Friday, 13 February 2009

Emmy The Great Interview

I’m thinking that interviews aren’t meant to go like this. Emma Lee-Moss is sitting opposite me telling me about living with Charlie from Noah and The Whale, and coming home from a holiday to find Laura Marling in her house, and nicknaming Marling ‘Anne Frank’ because she was always in Emmy’s attic.

I ask her about Charlie as though I’ve known her for years, when in reality her PR only just introduced us, and I’m suddenly aware of just how unusual it is to speak to an artist that isn’t answering-by-rote. To the contrary, Emmy is completely unguarded when she leans forward and says, “We never touched or kissed or anything, but he lived at my house, and we slept in the same room because we were so inseparable. We were intensely good friends for six months, and then one day I came back and Laura Marling was in Charlie’s room. And then Charlie violently moved out, I don’t know what happened.”

What happened is that Emmy went on to shun everyone’s predictions that 2008 was her year, veering past major-label record deals and turning her back on the hype – and the new folk ‘scene’ in the process. It’s now 2009 and her album is only just about to be released. It’s called ‘First Love’, a title almost on a par with her own in levels of unbearable tweeness. Emmy’s been trying to tell everyone that the title ‘First Love’ has some kind of literary origin, but it seems unlikely, and the fact that the media lap up her stories is clearly a game to this deadpan, half-chinese, middle-class English girl with her smiling eyes. There’s a Catch-22 irony about a humble person self-titled ‘great’, and it smacks of good humour.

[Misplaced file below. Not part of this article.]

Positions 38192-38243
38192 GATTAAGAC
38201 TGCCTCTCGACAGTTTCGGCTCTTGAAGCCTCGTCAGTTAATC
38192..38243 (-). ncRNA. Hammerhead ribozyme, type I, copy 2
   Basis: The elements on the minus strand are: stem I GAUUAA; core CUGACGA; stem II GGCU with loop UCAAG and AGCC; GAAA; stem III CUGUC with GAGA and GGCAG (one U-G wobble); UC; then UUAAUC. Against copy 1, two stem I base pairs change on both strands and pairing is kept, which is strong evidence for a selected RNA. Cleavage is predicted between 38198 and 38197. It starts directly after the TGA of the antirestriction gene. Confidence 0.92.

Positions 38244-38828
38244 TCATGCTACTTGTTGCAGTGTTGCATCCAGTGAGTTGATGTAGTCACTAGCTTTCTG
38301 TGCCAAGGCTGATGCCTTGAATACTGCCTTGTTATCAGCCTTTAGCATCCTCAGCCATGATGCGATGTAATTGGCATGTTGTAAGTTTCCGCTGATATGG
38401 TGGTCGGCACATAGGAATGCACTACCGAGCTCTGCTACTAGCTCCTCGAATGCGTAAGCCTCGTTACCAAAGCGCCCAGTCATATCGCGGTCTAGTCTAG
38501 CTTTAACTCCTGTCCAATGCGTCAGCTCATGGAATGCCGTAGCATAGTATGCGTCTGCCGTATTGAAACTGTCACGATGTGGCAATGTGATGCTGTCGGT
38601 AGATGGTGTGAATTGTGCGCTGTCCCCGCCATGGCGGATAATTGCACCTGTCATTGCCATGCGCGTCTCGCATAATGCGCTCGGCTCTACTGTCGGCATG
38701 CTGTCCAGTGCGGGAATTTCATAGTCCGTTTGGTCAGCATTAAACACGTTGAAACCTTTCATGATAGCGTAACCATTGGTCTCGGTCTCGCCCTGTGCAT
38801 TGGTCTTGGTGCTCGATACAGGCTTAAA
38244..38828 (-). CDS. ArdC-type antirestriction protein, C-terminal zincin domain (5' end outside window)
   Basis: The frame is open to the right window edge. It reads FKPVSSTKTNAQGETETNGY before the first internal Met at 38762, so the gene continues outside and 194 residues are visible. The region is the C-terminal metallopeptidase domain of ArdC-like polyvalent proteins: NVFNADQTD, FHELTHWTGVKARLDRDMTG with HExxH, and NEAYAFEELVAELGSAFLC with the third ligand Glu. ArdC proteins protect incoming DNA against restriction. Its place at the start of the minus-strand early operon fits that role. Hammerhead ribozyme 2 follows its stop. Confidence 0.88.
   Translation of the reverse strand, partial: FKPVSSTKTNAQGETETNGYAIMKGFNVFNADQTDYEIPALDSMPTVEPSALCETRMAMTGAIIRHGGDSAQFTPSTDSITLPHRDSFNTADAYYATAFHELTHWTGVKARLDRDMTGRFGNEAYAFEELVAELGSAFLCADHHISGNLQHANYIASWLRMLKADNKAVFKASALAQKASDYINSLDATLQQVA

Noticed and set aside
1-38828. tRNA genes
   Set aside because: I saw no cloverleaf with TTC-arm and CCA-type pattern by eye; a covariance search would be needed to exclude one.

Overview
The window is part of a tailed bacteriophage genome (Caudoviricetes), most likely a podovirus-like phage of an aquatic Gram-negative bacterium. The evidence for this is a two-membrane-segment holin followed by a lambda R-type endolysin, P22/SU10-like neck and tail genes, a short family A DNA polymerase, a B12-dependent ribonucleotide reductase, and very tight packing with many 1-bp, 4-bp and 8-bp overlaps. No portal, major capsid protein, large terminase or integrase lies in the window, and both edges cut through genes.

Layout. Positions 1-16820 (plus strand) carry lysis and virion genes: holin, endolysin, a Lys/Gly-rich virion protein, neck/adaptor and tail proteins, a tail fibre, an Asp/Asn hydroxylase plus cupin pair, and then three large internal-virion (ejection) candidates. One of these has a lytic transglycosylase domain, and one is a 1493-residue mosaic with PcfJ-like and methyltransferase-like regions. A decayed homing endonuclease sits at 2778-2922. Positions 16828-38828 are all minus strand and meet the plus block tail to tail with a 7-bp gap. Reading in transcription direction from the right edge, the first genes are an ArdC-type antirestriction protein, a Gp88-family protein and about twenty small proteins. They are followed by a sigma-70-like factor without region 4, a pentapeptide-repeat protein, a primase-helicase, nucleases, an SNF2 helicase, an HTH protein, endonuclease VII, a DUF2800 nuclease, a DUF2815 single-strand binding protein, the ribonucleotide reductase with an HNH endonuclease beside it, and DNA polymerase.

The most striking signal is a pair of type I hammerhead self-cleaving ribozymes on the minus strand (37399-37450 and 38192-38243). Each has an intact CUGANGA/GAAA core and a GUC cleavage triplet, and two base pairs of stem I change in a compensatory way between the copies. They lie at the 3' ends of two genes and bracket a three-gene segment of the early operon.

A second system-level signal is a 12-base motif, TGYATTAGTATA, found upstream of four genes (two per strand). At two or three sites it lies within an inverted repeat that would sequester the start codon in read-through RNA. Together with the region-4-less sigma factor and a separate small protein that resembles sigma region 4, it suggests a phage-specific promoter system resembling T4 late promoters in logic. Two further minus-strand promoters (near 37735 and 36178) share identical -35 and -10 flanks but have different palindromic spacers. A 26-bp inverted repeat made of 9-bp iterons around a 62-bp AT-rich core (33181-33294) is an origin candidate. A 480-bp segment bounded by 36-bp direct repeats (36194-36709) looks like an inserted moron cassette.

Personal difficulties aside, Emmy seems to struggle with the very idea of any ‘scene’. “Most of this new folk thing, I can see all the contradictions,” she says. “There are so many complications when the press decide that something is a scene, it’s just so much hassle. I just want them to all get in a group and say that they’re a scene and then for someone to take a picture.” She sounds at once brave and slightly indignant, but the message is clear: Emmy The Great intends to do things her own way, whether anyone else approves or not.

‘First Love’ rattles with that homemade feel; it sounds like faded wallpaper and peeling lacquer and the lingering warmth of recent sunshine. I assume this is intentional, but Emmy doesn’t seem so sure. “I’m aware of the record's flaws,” she says. “We made a lot of mistakes. I didn’t want it to sound hi-fi, so it sounds fucking awful, I wanted to use bad equipment. We maybe didn’t spend enough money on the actual recording.” A couple of days later she will hunt me down on facebook to give me a link to the remastered version with its much improved attention to balance and sonic consistency, and I’ll be left thinking, again, how rare it is in the music industry to find someone quite so unaffected.

Today, Emmy is half way through telling me about the time she got sold for ket at Reading Festival when her PR tells me to wrap up the interview, and it seems suddenly formal juxtaposed with all the chatting we’ve been doing. The NME, perhaps confused by someone so reluctant to leap onto bandwagons, described Emmy as the girl that boys want to take care of and girls love to hate. In truth, Emmy The Great is much like her music: disarmingly honest, steeped in good-humour and genuinely charming – qualities that confuse most people in this business. Here’s hoping she stays that way.

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